Clover Club owner to cash in chips
After 62 years of operation, Kaysville plant will close
KAYSVILLE The Clover and Hod Sanders era is coming to an end as Kaysville's longtime "Tater Tale" is about to cash in the "chips" for good.
Granny Goose Foods Plant, alias "Clover Club" a landmark at 95 E. 200 North is shutting down after 62 years of making potato chips and other salty snacks.
According to Scott Michel, vice president with Development Specialist Inc. of Chicago, which is facilitating the plant closure, some 100 employees were let go last month.
He said Granny Goose, based in Oakland, Calif., has been in financial trouble for more than a year. Its current situation is similar to a bankruptcy but without the federal control.
The company tried to sell its Kaysville plant last month. There were interested buyers, but a deal didn't materialize.
"The plant was shut down May 23," Michel said of the Granny Goose chip operations.
However, 40 to 45 employees under contract from Grande Foods are continuing to produce tortilla chips for that company, which has a six-month lease. Otherwise, Michel said, only 25 Granny Goose employees remain, and they're doing the winding down work in accounts.
"We've got a skeleton crew and a lot of detail work," he said.
Granny Goose closed its Oakland plant in May and has already sold its label to Nalley's of Canada. Michel said a deal on the sale of the Oakland plant could come soon.
He expects the Kaysville plant to be listed for sale in the next two months. Much of the equipment and furniture have already been sold.
"It's a pretty nice plant," Michel said.
Clover Club was one of the Intermountain area's most successful companies. Starting up back in 1938 in the back room of a vacant warehouse with second-hand equipment, Clover Sanders made potato chips.
From such a humble start, the company grew into a major snack food operation that served 11 Western states.
On a 1973 bag of potato chips, the Sanders story was told:
"We live in a quiet little country town of Kaysville, Utah, about 17 miles north of Salt Lake City. Almost all the folks here have some quality specialty like homemade chili sauce, apple pie and chokecherry jelly. Clover always made the best potato chips in town or the world, for that matter. . . ."
Clover even sold her piano at one time to keep the company going. Hod sold the chips to stores, and Clover supervised the production. The company eventually made not only potato chips but other salted snacks, too.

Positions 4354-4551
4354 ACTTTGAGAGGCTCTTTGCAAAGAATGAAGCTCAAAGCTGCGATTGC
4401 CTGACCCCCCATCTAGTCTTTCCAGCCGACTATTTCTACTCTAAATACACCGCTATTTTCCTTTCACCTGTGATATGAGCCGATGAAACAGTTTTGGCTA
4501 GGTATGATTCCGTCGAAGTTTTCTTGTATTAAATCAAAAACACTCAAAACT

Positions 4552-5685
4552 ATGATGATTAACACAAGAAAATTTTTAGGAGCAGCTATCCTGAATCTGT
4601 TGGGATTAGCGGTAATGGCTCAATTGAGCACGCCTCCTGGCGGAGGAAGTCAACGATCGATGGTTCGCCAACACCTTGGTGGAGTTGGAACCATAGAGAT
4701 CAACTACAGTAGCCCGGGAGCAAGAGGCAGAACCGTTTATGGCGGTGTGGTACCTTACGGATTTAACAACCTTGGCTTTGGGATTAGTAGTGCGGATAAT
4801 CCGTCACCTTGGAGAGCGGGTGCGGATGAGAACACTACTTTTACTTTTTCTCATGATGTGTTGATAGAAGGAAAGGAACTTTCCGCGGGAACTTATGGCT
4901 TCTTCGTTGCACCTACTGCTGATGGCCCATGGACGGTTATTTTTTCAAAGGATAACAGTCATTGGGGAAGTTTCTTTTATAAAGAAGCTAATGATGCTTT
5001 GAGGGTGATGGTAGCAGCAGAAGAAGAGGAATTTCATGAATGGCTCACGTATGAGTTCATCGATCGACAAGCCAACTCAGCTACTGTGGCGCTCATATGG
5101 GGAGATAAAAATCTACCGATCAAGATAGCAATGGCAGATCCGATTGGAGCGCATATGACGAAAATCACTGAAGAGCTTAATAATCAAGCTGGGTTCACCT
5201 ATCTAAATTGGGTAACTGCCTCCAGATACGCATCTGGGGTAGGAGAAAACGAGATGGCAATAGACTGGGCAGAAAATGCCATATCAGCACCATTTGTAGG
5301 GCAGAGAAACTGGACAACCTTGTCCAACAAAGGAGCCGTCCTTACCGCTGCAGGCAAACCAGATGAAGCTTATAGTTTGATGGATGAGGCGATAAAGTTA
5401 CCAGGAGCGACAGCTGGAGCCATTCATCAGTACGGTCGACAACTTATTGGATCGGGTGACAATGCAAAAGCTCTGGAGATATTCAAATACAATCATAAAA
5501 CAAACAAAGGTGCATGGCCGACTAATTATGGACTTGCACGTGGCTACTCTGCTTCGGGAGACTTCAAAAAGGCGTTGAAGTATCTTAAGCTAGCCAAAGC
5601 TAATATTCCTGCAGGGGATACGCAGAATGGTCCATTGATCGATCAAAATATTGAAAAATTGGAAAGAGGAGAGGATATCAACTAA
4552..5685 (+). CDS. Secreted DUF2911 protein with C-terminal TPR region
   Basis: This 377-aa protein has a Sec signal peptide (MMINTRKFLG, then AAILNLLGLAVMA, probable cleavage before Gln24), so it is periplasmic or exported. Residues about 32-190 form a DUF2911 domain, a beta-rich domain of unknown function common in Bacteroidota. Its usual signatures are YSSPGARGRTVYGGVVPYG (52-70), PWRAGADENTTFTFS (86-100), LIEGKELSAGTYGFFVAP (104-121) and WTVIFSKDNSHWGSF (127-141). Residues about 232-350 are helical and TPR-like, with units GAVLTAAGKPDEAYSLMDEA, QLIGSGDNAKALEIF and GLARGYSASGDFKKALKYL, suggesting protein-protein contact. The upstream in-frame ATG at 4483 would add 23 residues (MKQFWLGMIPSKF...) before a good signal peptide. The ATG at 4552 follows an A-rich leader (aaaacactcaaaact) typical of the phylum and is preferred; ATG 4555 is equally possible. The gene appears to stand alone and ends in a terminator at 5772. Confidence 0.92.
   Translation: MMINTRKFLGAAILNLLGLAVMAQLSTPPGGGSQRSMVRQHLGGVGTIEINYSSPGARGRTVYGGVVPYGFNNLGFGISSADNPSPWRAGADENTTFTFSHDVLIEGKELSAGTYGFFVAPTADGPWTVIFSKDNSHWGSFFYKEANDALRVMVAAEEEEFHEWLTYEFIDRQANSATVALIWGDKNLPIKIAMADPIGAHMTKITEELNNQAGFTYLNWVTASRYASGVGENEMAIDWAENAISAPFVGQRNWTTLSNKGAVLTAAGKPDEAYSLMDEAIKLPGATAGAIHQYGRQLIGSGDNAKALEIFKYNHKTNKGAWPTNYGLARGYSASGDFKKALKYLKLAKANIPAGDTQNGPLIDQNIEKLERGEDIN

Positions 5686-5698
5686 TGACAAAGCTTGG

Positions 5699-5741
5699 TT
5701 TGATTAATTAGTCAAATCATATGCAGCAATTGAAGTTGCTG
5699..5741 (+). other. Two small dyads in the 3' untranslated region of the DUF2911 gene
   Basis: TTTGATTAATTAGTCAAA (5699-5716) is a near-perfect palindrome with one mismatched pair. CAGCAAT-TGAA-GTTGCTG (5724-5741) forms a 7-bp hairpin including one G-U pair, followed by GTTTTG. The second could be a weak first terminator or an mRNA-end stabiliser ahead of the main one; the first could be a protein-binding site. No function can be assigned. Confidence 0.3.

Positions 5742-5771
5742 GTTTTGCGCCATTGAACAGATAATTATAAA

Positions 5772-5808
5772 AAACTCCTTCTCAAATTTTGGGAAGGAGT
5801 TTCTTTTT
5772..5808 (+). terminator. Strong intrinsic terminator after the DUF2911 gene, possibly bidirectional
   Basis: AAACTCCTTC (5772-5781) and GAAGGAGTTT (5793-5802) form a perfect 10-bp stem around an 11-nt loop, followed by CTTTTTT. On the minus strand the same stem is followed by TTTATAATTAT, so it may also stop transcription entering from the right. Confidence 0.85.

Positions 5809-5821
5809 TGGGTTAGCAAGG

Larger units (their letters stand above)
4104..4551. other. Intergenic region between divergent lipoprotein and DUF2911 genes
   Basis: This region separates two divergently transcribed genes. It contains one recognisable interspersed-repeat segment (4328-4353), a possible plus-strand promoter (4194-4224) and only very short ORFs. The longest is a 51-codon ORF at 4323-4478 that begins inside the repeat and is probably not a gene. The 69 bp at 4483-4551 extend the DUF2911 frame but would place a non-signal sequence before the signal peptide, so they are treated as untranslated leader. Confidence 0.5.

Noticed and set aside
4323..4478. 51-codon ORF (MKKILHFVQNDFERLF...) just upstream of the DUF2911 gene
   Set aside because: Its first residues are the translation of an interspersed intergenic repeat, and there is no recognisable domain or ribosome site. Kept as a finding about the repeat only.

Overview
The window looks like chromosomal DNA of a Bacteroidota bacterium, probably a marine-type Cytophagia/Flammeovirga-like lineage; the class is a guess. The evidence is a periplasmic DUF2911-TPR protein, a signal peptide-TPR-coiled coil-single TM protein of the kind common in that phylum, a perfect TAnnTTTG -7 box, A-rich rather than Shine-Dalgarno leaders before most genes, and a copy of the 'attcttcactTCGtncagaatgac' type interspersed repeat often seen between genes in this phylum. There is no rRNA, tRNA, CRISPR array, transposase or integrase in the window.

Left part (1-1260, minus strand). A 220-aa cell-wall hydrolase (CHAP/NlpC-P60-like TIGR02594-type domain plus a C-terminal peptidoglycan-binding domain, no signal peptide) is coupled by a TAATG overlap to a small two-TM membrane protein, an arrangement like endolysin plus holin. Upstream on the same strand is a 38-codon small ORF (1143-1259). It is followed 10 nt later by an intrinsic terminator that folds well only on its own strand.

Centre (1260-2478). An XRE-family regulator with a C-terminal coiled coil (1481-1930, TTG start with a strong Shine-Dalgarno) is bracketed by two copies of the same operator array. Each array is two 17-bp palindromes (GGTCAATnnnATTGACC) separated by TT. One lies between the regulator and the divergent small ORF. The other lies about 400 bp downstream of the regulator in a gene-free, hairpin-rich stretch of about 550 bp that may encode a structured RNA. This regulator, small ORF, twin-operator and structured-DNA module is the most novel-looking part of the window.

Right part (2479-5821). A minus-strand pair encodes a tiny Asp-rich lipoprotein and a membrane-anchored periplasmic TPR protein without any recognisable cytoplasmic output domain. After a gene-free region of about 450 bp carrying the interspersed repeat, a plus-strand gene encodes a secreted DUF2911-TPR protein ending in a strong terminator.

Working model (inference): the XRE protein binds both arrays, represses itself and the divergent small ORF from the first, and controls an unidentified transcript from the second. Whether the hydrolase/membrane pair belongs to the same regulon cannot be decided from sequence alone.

Hod Sanders died in 1980, but Clover continued as chairwoman of the board until 1983. She died on Dec. 24, 1999, at age 96.
The company had acquired some regional chip and snack companies over the years but sold out to Borden Inc. in 1983. Country Club Foods, as it was later known, declared Chapter 11 bankruptcy in 1995. Granny Goose purchased the facility in 1996 for $17 million.
"It's certainly the end of an era," said Robert D. Waite, a longtime Kaysville resident. "I hate to see it go. You wonder what's going to happen to that property five acres in the middle of the city."
Kaysville City Manager John Thacker said in recent years the business has really fluctuated with its employment.
"I'm not sure what there'll be in impact," he said.
He said two sides of the fenced commercial property border on residential areas. He also agrees the plant is a landmark, though it has scaled its operations back so much in recent years that newcomers to the city might not have even noticed it.
Past complaints to the city were about potato smells and machine noise.
"We've had no complaints whatsoever in recent years," Thacker said, based on a continual reduction in plant operations.
He foresees a commercial use for the property, although the building is so old it will likely require some extensive remodeling.Clover Club was Kaysville's largest employer as recently as 1991, with 300 employees. In 1997, it was the city's third-largest property-tax payer, behind Albertson's and Bowman's grocery stores.
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